He was challenging my thoughts that it's problematic for someone seeking a responsible position - like an MSP for instance - to talk about their faith. In my view, while we all have opinions and ideas, if we're in a position of authority it's important to rise above them.
I wouldn't want to elect to power soeone who professes to adhere to a set of beliefs that are grounded in patriarchy and which preach homophobia and mysogyny.
I'm focusing on Christianity here, and I know that the homophobic stuff is in the old testament and with Saul/Paul, but it's still there, and isn't balanced out by the idea of loving the sinner and hating the sin. I think the patriarchy issue is mainly a fault of the Abrahamical religions - but they're rather popular - and even polytheistic religions tend to the patriarchal if we're honest.
Quite often, finding out about a candidate I'll feel pretty supportive until they say they're Christian.
I'm not saying that Christians are bad people, but if someone is telling me they're Christian because they want me to vote for them, it's not so I know they sing with others on Sundays, and they have a strong network of supportive friends (which are both marvellous things about Christianity). Rather it's short hand for explaining their beliefs, their patriarchal, homophobic beliefs.
My husband is a bigger fan of Christianity than me and he argued that my feminist beliefs were akin to religious beliefs. I think he's wrong, but I can see what he's getting at. Although right now feminism seems to me more of a process than Christianity, perhaps because it's pushing against the structures which Christianity helped to put in place. Christianity itself was radical in its day.
Someone on the radio, whose daughter sadly had inoperable cancer said that she was praying for a miracle and that her faith would get her through.
Faith is good for that stuff. That's why prayer works, that's why spells work, that's why people have lucky pants.
My husband said that of course I didn't believe in an interventionist god (cue Nick Cave and explaining to kids what interventionist means)...
...I don't believe in an interventionist god, but I do believe that prayers, magick, and lucky pants work. I don't know why, but perhaps we'll find out one day. To me it's a bit like dark matter. It fits an explanation that lets us get on with things, but we don't know if it's actually true.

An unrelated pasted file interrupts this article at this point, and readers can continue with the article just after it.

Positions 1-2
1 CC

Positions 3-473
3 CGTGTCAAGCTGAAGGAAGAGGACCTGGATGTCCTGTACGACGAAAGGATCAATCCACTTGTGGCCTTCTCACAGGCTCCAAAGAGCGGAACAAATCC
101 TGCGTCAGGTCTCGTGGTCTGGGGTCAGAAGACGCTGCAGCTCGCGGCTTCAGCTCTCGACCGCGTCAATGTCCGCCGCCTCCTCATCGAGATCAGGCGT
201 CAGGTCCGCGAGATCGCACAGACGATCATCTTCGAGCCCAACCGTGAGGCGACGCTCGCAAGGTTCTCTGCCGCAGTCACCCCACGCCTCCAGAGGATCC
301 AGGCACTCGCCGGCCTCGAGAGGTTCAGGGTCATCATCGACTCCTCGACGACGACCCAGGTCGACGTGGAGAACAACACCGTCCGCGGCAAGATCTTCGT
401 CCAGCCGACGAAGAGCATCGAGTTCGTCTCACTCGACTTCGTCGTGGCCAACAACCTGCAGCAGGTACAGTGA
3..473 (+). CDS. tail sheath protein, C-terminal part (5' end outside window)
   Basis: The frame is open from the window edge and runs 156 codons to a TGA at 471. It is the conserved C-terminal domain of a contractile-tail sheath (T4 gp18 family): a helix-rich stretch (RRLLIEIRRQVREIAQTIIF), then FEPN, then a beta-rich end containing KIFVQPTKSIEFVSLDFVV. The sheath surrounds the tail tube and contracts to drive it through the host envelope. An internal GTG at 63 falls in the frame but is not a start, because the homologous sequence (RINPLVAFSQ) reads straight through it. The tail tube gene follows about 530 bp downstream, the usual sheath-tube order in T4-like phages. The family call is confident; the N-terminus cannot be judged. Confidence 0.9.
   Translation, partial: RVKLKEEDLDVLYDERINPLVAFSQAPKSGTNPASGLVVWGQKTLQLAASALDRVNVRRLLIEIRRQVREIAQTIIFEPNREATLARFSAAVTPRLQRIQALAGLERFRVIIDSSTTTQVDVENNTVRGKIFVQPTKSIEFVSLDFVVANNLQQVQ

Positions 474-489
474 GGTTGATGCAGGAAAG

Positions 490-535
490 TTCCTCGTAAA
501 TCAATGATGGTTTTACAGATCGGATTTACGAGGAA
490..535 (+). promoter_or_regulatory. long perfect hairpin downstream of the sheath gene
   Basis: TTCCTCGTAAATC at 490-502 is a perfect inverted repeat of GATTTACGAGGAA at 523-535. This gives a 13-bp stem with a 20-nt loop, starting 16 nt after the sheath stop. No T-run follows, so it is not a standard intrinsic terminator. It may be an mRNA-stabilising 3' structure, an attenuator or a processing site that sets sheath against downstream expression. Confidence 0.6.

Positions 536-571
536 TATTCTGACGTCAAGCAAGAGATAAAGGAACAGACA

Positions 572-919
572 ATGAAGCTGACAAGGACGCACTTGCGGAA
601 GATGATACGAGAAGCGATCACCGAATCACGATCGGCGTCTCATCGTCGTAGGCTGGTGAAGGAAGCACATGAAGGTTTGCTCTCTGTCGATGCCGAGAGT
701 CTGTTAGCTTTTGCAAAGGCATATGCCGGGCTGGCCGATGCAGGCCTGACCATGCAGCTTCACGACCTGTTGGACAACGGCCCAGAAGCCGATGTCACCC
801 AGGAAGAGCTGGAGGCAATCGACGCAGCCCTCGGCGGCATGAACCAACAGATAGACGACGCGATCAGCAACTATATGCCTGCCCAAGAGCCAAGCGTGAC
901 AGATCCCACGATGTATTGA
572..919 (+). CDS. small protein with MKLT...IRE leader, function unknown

Perhaps there was (perhaps there still is) a being that we don't understand. There is plenty that we don't understand. Perhaps she does intervene sometimes, but I'd imagine it more like a human giving hamsters some toilet roll to play with than some benign deity granting our wishes, but only if we're good enough and grovel enough.
I tried being Christian as a teenager. There was a boy involved. I loved the supportive network and the singing. I didn't love the judgement and control.
I've been a Wiccan too. I got on well with that, there was more of a concept of the gods as characters, not necessarily real. That magick was done by use of the will. But Wicca, like all religion, is stories strung together with an ethos.
I've since found other stories which I like better, but I still like to mark the seasons, and who doesn't love a festival? I see no reason to throw out those babies with the bathwater of religion.
But at the same time I don't want my kids groomed into Christianity at their 'non-denominational' (Church of Scotland) school. I want them to celebrate together and to learn about religion, but not from the perspective of Christians, and not singing creationist songs.
That said, I wouldn't stop the children from believing in Christianity or any other faith if they wanted to, so long as they question the stories they're told. I'm also happy for them to believe in Santa, the tooth fairy, and the Easter bunny.
What are your thoughts on this? Are you a person of faith? What do you think of faith in politics? What do you think of faith in schools? I'd love to hear some of your opinions.